Frequently Asked Questions About Mortgage
Our goal is to foster a self-sufficient, financially literate membership that aims to improve the quality of life among all From getting started SRFSI has you covered. Find answers to some of the most common process questions below.
Common Questions About Getting Started With Owning a Home
- Ask yourself these questions and if you can answer “yes” to these questions, you are probably ready to buy your own home.
- Do I have a steady source of income (usually a job)? Have I been employed on a regular basis for the last 2 – 3 years? Is my current income reliable?
- Do I have a good record of paying bills?
- Do I have few outstanding long-term debts, like car payments?
- Do I have money saved for a down payment?
- Do I have the ability to pay a mortgage every month, plus additional costs?
Start by thinking about your situation. Are you ready to buy a home? How much can you afford in a monthly mortgage payment? How much space do you need? Do you have access to land? After you answer these questions, make a “To Do” list and start doing casual research.
The most significant advantage to renting is being generally free on most maintenance responsibilities. But by renting, you lose the chance to build equity, take advantage of tax benefits, and protect yourself against rent increases. Also, you may not be free to decorate without permission and may be at the mercy of the landlord for housing.
Owning a home has many benefits. When you make a mortgage payment, you are building equity, which is an investment. Owning a home can also qualify you for tax breaks that actually lower your monthly out-of-pocket costs. Given the freedom, stability, and security of owning your own home, it is worth it.
The lender considers your debt-to-income ratio, which is a comparison of your gross (pre-tax) income to housing expenses and non-housing expenses. Non-housing expenses include long-term debts like car or student loan payments, alimony, or child support. According to Salt River Financial Services guidelines, the mortgage payment combined with non-housing expenses should total no more than 41% of income. The lender also considers cash available for down payment and closing costs, credit history, etc. when determining your maximum loan amount.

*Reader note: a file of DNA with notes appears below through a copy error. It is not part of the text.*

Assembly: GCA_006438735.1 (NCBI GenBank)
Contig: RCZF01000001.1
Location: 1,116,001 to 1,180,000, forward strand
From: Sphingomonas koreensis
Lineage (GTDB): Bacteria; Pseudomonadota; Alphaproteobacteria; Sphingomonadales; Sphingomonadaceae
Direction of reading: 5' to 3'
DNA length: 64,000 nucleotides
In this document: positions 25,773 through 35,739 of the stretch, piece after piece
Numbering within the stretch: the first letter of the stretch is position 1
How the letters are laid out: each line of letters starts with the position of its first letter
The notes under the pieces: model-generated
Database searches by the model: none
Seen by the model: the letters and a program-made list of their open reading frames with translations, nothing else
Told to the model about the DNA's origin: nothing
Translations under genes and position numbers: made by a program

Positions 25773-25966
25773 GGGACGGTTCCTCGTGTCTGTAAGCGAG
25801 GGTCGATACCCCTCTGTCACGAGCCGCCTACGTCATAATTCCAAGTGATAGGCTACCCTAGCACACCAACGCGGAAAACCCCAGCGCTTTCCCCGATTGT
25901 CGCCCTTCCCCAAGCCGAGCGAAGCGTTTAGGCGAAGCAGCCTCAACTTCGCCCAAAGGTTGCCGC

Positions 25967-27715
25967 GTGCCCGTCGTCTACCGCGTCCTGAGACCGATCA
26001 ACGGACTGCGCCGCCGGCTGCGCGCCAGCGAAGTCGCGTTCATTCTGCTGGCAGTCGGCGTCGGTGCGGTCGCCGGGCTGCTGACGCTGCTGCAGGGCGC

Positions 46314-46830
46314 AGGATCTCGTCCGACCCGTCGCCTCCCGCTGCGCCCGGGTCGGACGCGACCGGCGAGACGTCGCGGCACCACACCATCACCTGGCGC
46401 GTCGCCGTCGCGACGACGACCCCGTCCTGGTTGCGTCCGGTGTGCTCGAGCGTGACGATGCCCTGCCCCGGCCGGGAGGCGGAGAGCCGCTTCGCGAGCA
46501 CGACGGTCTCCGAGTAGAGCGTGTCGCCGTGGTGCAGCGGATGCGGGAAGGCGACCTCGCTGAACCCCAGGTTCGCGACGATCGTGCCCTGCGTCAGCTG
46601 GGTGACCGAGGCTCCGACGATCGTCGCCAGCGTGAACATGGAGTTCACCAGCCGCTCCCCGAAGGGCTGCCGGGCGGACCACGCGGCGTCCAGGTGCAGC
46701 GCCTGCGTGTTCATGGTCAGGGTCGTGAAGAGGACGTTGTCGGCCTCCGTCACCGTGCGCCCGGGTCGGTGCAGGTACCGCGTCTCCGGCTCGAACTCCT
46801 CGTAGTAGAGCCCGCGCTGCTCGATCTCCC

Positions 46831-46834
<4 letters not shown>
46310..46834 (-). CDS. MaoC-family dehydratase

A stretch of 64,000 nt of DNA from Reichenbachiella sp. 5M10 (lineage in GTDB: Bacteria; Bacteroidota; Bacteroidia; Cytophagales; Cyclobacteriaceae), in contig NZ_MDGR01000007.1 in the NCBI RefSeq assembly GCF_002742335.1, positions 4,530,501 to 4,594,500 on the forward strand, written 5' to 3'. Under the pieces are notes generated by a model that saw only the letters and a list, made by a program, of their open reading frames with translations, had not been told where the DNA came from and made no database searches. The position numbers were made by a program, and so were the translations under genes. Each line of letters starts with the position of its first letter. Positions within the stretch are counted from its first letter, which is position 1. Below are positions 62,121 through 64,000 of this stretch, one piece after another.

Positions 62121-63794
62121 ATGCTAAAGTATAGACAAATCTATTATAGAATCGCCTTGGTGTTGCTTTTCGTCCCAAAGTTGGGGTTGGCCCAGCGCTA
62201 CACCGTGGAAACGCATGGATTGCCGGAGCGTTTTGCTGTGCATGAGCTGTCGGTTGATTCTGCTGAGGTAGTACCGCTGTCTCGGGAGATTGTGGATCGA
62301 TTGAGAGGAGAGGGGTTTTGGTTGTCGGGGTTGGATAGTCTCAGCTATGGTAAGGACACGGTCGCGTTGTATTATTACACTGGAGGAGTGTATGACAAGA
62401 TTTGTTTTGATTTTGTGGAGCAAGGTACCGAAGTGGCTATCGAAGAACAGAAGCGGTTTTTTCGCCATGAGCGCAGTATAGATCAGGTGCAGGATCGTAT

Your home should fit the way you live, with spaces and features that appeal to the whole family. Before you begin considering home ownership, make a list of your priorities – such as location and size. Is your allotment accessible to water, electricity, and other service related needs? Will there be any rights-of-way issues with the allotment? Will the allotment pass the “Homesite Withdrawal” process (see the SRPMIC Realty Department for more information)? What kind of amenities are you looking for? Establish a set of minimum requirements and a “wish list”. Minimum requirements are things that a house must have for you to consider it. A “wish list” covers things that you would like to have but are not essential.
Common Questions About Credit & Loans
A credit bureau score is a number, based upon your credit history that represents the possibility that you will be unable to repay a loan. Lenders use it to determine your ability to qualify for a mortgage loan. In some cases your actual “score” is not considered, rather your overall credit history is taken into consideration.
There are no easy ways to improve your credit score, but you can work to keep it acceptable by maintaining a good credit history. This means paying your bills on time and not overextending yourself by buying more than you can afford.
Yes. There are fees such as an origination, appraisal, document preparation, credit report, processing, homeowner’s insurance and down payment. You will be given a Good Faith Estimate and Disclosure statements that will elaborate on these fees.
To ensure you will not fall victim to loan fraud, be sure to follow all these steps as you apply for a loan:
- Be sure to read and understand everything before you sign.
- Refuse to sign any blank documents.
- Do not buy property for someone else.
- Do not overstate your income.
- Do not overstate how long you have been employed.
- Do not overstate your assets.
- Accurately report your debts.
- Do not change your income tax returns for any reason.
- Tell the whole truth about gift funds.
- Do not list fake co-borrowers on your loan application.
- Be truthful about your credit problems, past and present.
- Be honest about your intention to occupy the house.
- Do not provide false supporting documents.
Common Questions About Financing A Home